local Georgian population to leave and could ultimately
trigger a new conflict. LF

NETANYAHU CANCELS GEORGIAN VISIT. Israeli Prime Minister
Benjamin Netanyahu has canceled his one-day visit to
Georgia on 9 September for health reasons, Caucasus
Press reported. Netanyahu was to have participated in
celebrations to mark the 2,600th anniversary of the
arrival in Georgia of the first Jewish settlers. LF

KYRGYZ PARLIAMENT OPPOSES PRESIDENT... The Legislative
Assembly on 8 September convened to discuss amendments
to the country's constitution proposed by President
Askar Akayev, RFE/RL correspondents reported. Only 25 of
the 35 deputies attended the session, but of those, 21
rejected Akayev's proposals. In particular, the deputies
objected to the proposal to introduce private land
ownership, saying it is still too early to adopt such a
measure. They also objected to the proposal that a new
government body, rather than the parliament, oversee
financing for the parliament. The deputies suggested
that in the October referendum on the proposed
amendments, citizens be allowed to vote on each issue
separately. The 1996 referendum on amending the
constitution required only a single "yes" or "no" vote.
BP

...OVERRIDES PRESIDENTIAL VETO. Also on 8 September, the
Legislative Assembly overruled a presidential veto of an
amendment raising the eligible age for drawing a
pension, RFE/RL correspondents reported. The amendment,
which was adopted by the parliament in June, raises the
retirement age from 55 to 58 for women and 60 to 63 for
men. Akayev signed a draft of the law but later refused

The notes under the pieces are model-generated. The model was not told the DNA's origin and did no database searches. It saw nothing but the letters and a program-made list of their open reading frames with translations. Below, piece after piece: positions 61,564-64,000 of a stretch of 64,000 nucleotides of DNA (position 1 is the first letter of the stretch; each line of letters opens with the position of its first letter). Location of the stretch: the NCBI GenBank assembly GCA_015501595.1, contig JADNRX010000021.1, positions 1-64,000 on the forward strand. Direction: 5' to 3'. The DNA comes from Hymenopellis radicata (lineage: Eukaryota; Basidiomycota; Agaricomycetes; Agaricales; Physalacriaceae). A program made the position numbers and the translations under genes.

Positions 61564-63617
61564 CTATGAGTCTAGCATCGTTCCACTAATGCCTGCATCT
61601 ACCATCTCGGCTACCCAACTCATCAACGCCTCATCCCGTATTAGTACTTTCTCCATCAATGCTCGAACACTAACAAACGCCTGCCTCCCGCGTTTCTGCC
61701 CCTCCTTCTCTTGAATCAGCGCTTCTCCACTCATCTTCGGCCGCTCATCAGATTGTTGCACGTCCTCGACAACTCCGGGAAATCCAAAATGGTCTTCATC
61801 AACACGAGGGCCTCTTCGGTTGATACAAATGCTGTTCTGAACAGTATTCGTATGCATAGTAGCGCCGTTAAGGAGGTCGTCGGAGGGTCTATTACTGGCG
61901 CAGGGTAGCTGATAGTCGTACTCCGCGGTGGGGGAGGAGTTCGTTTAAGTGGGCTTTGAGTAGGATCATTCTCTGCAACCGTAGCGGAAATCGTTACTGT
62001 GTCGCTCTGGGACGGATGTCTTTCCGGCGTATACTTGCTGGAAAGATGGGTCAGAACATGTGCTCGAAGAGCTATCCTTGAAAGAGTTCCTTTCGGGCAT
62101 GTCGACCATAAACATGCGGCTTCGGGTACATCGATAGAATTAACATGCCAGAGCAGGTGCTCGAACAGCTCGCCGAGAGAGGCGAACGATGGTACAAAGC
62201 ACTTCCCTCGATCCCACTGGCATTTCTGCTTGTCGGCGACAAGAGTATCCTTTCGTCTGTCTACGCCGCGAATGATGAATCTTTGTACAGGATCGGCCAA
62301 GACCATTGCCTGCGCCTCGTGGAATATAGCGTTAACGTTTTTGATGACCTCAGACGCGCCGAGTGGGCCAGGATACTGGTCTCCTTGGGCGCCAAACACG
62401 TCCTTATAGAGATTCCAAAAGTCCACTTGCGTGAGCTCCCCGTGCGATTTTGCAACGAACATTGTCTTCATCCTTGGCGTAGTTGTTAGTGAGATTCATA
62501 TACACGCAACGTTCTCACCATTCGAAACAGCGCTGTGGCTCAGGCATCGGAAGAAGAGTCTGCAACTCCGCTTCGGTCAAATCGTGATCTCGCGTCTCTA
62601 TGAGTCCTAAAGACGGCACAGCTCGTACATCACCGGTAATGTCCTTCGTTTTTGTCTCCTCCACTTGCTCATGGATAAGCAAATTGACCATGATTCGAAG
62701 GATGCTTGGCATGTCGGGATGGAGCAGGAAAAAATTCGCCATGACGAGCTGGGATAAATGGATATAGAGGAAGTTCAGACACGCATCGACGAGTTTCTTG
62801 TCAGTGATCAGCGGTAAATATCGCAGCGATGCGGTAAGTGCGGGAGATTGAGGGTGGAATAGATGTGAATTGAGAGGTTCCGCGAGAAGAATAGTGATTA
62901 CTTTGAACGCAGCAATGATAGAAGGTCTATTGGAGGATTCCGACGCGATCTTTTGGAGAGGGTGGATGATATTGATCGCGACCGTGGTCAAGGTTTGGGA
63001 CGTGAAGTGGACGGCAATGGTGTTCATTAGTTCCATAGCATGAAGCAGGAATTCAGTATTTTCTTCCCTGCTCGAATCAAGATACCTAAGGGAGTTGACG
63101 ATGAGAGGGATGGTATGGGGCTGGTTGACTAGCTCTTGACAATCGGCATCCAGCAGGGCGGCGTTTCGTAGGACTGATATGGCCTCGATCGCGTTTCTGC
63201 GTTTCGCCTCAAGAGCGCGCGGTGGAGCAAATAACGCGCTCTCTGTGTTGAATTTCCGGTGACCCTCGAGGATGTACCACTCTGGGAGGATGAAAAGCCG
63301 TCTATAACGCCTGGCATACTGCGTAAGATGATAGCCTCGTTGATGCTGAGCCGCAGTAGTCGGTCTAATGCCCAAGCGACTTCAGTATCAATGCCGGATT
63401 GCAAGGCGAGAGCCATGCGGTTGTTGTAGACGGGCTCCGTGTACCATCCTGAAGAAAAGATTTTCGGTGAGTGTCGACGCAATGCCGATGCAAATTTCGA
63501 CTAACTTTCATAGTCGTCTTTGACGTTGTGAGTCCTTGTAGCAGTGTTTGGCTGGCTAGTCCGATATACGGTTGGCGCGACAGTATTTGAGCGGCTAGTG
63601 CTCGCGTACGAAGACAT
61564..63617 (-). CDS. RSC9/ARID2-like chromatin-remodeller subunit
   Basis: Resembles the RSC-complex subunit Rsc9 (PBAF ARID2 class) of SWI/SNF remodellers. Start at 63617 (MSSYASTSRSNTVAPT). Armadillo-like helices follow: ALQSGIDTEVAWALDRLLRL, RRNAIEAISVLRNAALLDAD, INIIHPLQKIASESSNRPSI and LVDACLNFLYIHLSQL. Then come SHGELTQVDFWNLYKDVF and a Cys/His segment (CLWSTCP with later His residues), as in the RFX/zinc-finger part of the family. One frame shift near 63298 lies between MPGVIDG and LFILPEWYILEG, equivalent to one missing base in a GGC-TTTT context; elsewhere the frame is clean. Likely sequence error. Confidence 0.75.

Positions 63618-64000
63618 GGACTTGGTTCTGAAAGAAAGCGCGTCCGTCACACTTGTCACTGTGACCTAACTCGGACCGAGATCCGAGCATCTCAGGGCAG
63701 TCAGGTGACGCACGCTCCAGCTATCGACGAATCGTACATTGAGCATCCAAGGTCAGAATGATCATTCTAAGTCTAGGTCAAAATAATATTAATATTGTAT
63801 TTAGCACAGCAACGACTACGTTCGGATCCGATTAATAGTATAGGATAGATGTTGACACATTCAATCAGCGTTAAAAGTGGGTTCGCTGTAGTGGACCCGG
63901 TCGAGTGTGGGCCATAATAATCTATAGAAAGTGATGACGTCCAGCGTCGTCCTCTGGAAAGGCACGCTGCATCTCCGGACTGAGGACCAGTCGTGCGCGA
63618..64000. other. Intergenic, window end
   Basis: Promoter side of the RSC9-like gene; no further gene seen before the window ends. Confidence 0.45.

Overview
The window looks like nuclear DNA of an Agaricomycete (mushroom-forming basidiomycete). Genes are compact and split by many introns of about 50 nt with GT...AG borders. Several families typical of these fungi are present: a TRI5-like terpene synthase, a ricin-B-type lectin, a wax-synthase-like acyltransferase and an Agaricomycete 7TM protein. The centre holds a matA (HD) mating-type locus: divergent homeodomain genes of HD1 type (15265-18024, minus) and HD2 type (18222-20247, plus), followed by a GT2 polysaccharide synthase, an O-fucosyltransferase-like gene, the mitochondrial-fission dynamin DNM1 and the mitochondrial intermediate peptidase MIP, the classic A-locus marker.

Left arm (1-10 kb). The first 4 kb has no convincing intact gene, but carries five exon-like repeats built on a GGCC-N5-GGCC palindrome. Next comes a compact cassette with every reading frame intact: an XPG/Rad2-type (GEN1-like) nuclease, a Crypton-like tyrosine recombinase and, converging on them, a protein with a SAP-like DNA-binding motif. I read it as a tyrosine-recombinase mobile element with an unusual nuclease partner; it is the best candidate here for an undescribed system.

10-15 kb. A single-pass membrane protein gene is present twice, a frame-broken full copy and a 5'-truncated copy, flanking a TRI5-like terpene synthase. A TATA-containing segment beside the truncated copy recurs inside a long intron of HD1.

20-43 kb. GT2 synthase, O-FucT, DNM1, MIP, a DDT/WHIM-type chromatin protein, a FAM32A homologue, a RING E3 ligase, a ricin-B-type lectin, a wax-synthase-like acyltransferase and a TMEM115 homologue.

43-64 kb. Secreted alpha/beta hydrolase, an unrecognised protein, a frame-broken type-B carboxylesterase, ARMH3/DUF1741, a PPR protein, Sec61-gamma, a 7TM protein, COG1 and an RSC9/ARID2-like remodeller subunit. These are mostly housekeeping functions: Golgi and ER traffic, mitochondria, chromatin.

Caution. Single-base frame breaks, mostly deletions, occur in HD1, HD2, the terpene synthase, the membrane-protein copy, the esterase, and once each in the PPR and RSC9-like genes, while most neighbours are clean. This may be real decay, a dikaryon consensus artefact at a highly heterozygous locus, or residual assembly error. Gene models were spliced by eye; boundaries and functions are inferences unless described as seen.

to approve the official version. Several government
officials claim there is no money in the budget to
implement the legislative change. BP

NUMBER OF UZBEK GOVERNMENT OFFICIALS TO BE CUT. Uzbek
President Islam Karimov has signed a government
resolution that will cut the number of state officials
by 25 percent, Interfax reported on 8 September. The
cuts must be made by 1 January 1999. BP

ONE TURKMEN DISSIDENT RELEASED, ONE BADLY BEATEN. Former
presidential spokesman Durdumuhammed Gurbanov, arrested
on embezzlement charges last month, has been released
from detention, RFE/RL correspondents in Ashgabat
reported on 8 September. The previous day, some 30
people demonstrated in the Turkmen capital, Ashgabat, to
demand Gurbanov's release. Amnesty International issued
a statement on 8 September expressing concern about the
arrest and noting that his detention is more likely the
result of political rather than criminal activities. In
interviews with RFE/RL earlier this year, Gurbanov
criticized the Turkmen government. Meanwhile, the head
of Turkmenistan's unregistered Democratic Development
Party, Durdymurat Khojamuhammedov, was severely beaten
in Ashgabat on 4 September. BP

END NOTE

CADETS REMAIN FAITHFUL TO TSARIST IDEA

by John Varoli

	Amid Russia's economic and political crisis, cadets
ended a 10-day convention in Moscow on 8 September that
was designed to infuse them with the ideals of the
Tsarist military.
	The convention was the first-ever gathering in
Russia of the United Russian Cadet Corps Abroad, a group
of descendants of exiled White Army officers dedicated
to preserving the military ideals of the Tsarist era.
Since 1992, the group has been playing an active role in